“A two-stop would have potentially done the job but it was not on the cards at all for us – we’ll do some analysis and try and figure out why,” Hamilton said after the race.
Earlier, chief strategist James Vowles told Hamilton “this one’s on us.”
Meanwhile, Hamilton’s former teammate, Nico Rosberg, said on Sky Sports: “I think there were some rather big mistakes from Mercedes on strategy.”
However, Rosberg added that Hamilton may have a case to answer, too, suggesting that his on-track defence against Verstappen was “soft”.
“(It was) unusual from Lewis,” he said. “Close the damn door.
“Usually Lewis is the best one-to-one racer and I’m surprised he didn’t try… at least try. Brake late, keep him on the outside… so a bit soft there from Lewis.”
Former F1 driver Karun Chandhok said on Sky Sports that the battle for the title will now come down to “who cracks less”.
“The reality is now when we’ve all taken a breath, these are two teams and drivers under high pressure, and we’re going to see some cracks,” he said.
“And it’s just who cracks less.”
F1 BASKET CASE TAKES STRANGE TURN
Ferrari looked to be in the early stages of a renaissance last month when Charles Leclerc went pole at Monaco.
He arrived at his home race after finishing fourth twice, and sixth twice, while his teammate, Carlos Sainz, had three points-finishes to his name
Pole at Monaco placed him in prime position for the team’s first race win since the Italian Grand Prix in 2019, but he cruelly was unable to start the race as his car failed to make it out of the pits.
Sainz went on to finish second in what was still a promising weekend for the team.
Fast forward two races and Leclerc came 16th in France, while Sainz also failed to claim a point, finishing 11th.
Both cars started well inside the top 10 but struggled drastically with tyre management.
Leclerc was stunned by the drop-off, saying: “We really need to understand (what happened), as with both cars we’ve been struggling massively, dropping massively.
“The pace is there the first two laps on the tyres and then everyone keeps going on this pace and both of our cars are starting to drop. That’s where we need to work out at the moment and we really need to understand this issue.”
The collapse comes at the worst possible time for Ferrari with engineer Laurent Mekies revealing last week that development of its 2021 car is all but over, with 2022 now the focus.
Ferrari’s poor display in France could force the team to backtrack on its plans.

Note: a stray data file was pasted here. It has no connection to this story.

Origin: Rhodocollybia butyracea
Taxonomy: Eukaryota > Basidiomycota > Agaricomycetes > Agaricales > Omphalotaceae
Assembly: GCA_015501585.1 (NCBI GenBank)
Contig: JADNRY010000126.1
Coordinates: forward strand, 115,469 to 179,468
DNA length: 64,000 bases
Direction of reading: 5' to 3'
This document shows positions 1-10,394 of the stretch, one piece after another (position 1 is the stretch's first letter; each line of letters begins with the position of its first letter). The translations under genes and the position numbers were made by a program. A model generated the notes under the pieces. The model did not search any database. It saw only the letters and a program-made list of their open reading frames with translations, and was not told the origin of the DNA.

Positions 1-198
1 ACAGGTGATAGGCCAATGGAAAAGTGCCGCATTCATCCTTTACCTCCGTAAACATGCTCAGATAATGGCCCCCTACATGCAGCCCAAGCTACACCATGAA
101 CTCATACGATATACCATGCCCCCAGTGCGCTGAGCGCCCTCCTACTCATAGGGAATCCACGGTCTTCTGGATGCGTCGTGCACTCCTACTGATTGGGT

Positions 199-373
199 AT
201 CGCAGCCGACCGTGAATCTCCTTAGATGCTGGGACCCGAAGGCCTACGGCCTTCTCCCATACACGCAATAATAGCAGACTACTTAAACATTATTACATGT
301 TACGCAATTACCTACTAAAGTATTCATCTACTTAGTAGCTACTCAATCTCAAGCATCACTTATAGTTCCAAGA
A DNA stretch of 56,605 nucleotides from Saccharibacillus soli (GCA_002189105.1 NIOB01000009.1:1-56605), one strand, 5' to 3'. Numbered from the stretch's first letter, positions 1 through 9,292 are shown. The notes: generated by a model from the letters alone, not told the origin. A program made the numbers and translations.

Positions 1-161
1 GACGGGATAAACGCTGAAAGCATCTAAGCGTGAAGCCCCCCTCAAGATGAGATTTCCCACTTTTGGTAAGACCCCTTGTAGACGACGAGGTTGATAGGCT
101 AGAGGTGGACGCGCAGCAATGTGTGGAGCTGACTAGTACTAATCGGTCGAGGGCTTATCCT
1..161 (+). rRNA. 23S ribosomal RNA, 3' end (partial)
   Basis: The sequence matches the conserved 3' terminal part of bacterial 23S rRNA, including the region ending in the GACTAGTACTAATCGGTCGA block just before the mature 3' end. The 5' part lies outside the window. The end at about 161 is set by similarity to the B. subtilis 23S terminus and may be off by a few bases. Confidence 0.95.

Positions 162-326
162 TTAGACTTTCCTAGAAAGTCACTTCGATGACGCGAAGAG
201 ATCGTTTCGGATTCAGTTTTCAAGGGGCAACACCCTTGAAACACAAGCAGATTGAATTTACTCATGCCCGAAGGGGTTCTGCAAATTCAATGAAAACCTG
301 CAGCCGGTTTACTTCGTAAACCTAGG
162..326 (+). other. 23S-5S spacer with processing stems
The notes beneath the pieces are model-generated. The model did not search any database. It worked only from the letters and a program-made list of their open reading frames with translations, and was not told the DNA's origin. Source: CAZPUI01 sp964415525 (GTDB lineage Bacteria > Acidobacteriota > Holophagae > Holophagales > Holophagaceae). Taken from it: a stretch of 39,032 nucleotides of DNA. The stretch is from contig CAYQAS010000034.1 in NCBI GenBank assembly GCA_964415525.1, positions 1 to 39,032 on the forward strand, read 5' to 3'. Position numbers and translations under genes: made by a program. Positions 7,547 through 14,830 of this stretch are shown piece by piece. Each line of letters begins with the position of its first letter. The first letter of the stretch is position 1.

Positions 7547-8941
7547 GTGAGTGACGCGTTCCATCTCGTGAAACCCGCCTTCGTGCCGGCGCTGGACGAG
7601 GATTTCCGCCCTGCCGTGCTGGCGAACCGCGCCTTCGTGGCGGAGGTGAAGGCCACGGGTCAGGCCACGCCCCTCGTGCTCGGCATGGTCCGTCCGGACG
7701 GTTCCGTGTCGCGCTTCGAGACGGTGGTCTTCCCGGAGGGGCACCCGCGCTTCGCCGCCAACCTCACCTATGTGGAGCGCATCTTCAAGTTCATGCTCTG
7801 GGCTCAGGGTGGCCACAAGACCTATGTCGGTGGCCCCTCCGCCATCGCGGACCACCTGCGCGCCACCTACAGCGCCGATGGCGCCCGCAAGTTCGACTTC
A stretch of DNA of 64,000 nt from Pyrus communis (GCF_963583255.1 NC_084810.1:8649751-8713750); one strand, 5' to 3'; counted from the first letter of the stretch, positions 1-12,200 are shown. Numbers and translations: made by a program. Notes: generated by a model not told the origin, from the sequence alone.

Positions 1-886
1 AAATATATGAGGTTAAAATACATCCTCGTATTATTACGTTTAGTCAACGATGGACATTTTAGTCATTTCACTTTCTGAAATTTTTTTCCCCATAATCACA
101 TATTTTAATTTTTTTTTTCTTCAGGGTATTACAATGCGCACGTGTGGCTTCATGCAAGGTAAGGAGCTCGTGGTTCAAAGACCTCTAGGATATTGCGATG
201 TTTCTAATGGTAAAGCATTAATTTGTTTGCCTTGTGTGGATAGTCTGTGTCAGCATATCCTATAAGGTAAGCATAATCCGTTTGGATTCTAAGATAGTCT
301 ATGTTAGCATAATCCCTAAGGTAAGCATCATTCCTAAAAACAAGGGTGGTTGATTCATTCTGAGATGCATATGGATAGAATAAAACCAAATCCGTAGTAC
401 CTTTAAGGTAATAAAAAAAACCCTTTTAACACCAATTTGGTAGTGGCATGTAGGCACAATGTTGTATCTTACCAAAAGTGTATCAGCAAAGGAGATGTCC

Valtteri Bottas says he could have fought for the French Grand Prix win if the Mercedes pit wall simply listened to him earlier in the race.
“Why the f**k does no one listen to me when I say that it’s going to be a two-stopper?” fumed the Finn over team radio as he was helpless to fend off Red Bull’s Max Verstappen and Sergio Perez on older tyres late in the race, which was won by the Dutchman.
Having been in P2 with less than 10 laps left, Bottas was pushed off the podium and finished in fourth.
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Bottas was on a one-stop strategy and asked his team to switch to a two-stop, which paid dividends for Red Bull as Verstappen claimed the lead from Lewis Hamilton on the penultimate lap.
Given Bottas had track position over both Red Bulls, he believes he would have had the chance to claim his first win since last year’s Russian GP if Mercedes listened to him.
“I think the winning strategy today was a two-stop,” Bottas said after the race. “Easy to say afterwards but that’s how it is… I had no front tyres left for the last 10 to 15 laps, so I was just really trying to get the car home.
“So it was not fun the last stint… like a sitting duck, it’s quite simple. But of course, I tried everything I could, tried to finish on the podium but the tyres were completely gone, so no chance.
“If I did a two-stop, for sure I would have been on the podium and fighting for the win of the race.”
His teammate Hamilton also said after the race that a two-stop strategy could have prevented a third-straight win for Red Bull.
Bottas said the French Grand Prix was a “learning point” for his team.
“I think as a team, we were too focused on completing the one-stop thinking it’s the best, but it wasn’t,” he said.
“We thought with the cooler temps the tyres would hold on better, but they didn’t so I don’t know. I think our predictions in terms of tyre life didn’t quite match the reality.”
It’s proving to be another frustrating season for Bottas who already has two retirements to his name, and hasn’t finished a race higher than third.
He now sits 55 points behind Verstappen in the driver’s standings.
Marc Marquez banished 18 months of struggles on Sunday as he dominated in the rain at the Sachsenring to win the German MotoGP.
The six-time world champion, who returned this season after crashing in the opening race last year, escaped early and stayed clear of in-form Portuguese Miguel Oliveira and championship leader Fabio Quartararo.
It was Marquez’s 11th straight win at Sachsenring, including his eighth in the MotoGP class. He became just the second rider ever to claim eight consecutive premier class wins at the same circuit.
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“It’s one of the most important moments of my career,” an emotional Marquez said post-race.
“Today I knew it was a great opportunity. It was not easy the mentality, because I’m coming from a hard situation … but I said ‘today’s the day’.
“Before I came here this weekend I said I would try to fight for the podium and be close to the top guys. The victory was a low possibility, but if it’s the perfect conditions I would try.
“When I saw a few drops on the Lap 4 or 4, I said ‘it’s my race’. From that point, I pushed and kept the same race pace as before.
“It was really hard to keep concentrating because all the memories and situations during the last year was there … But we did it and we will do it again.”